THE PROFESSOR:  I remember when I was in college we had a 28-year-old woman in the class and boy did we think she was ancient.  I hope we don't have any 28-year-olds.  You definitely made me lose may train of thought.  I started teaching at 21 -- that's okay -- with 18-year-olds calling you Mr. it was sort of a traumatic experience.  That's why I got my doctorate, so I wouldn't be called Mr. anymore.  Please remember I can accept the insult; but if you continue to insult me, please remember that I grade you.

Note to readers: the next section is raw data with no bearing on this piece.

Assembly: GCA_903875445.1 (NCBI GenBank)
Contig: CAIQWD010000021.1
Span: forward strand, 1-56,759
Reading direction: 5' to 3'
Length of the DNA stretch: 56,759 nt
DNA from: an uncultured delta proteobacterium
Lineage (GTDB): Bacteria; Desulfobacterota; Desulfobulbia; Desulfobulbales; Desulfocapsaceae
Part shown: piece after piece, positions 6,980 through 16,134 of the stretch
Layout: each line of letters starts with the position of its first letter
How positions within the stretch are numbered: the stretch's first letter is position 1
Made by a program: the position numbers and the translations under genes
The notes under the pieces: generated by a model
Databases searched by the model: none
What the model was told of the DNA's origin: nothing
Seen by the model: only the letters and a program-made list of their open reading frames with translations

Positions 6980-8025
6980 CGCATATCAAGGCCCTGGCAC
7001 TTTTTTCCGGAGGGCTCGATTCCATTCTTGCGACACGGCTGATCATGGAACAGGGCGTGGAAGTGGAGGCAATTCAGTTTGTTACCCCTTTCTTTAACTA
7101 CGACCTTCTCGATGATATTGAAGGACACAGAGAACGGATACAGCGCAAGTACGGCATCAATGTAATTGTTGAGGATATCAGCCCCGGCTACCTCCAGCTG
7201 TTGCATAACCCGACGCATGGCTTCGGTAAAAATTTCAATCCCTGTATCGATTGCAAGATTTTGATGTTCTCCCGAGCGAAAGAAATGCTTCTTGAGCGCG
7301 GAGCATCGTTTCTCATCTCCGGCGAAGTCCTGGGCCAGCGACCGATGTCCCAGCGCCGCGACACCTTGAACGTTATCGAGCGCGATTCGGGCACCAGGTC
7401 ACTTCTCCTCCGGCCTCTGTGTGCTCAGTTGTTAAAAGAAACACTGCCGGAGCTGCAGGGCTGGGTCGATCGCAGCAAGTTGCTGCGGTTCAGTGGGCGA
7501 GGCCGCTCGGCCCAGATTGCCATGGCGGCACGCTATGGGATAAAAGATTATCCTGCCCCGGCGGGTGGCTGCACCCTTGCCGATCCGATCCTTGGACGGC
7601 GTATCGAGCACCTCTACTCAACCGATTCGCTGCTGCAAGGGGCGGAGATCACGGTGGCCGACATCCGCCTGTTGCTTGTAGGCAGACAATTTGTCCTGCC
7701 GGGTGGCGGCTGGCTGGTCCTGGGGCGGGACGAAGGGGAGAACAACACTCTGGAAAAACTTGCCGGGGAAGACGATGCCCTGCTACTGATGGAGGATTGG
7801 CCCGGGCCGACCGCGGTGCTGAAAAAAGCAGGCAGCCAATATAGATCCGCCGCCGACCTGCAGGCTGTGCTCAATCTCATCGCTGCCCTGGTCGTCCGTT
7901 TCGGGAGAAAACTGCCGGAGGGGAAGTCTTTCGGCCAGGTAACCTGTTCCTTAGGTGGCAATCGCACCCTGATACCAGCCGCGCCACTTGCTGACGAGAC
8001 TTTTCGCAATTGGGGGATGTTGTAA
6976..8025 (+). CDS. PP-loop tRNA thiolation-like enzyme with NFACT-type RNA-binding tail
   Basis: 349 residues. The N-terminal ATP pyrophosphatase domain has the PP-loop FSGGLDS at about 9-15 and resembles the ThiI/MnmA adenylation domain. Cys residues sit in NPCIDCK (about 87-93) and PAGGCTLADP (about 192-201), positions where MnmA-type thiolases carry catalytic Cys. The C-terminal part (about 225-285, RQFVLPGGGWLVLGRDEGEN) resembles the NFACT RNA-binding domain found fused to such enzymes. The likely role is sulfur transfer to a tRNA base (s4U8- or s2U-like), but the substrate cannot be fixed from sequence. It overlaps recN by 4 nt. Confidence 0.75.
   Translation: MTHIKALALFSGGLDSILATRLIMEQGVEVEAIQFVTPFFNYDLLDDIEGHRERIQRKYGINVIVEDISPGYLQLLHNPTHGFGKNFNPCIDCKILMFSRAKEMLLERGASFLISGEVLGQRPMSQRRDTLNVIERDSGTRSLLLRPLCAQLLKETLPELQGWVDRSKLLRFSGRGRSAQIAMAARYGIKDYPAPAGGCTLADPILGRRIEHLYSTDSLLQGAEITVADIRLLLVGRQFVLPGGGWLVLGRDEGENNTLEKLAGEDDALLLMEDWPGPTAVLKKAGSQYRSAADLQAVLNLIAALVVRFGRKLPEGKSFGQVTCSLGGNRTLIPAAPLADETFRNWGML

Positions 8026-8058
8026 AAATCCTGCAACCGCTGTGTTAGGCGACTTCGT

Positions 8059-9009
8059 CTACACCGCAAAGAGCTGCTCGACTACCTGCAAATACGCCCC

All right.  We go here and hit enter and there I is (sic.) and then to my courses.  By the way, when you get to my course, you have a little time before the classes start and you have all the work in, there's some real interesting stuff here.  I think my favorite is, why is few students cannot answer my essay questions.  And there is an essay there written by a student who took political my science course and he came for the final exam.  He spent two and a half hours writing the essay explaining why he couldn't answer the question and apologized saying he didn't want to leave earlier because others would look at him strange, and he tied it all to rock in roll music.  He deserved an A for effort but he still flunked.  In any case, this is mostly political science.  The lectures here are posted from spring 1999 from most editions from fall 2000, and we've been edited in part to get rid of my bad jokes.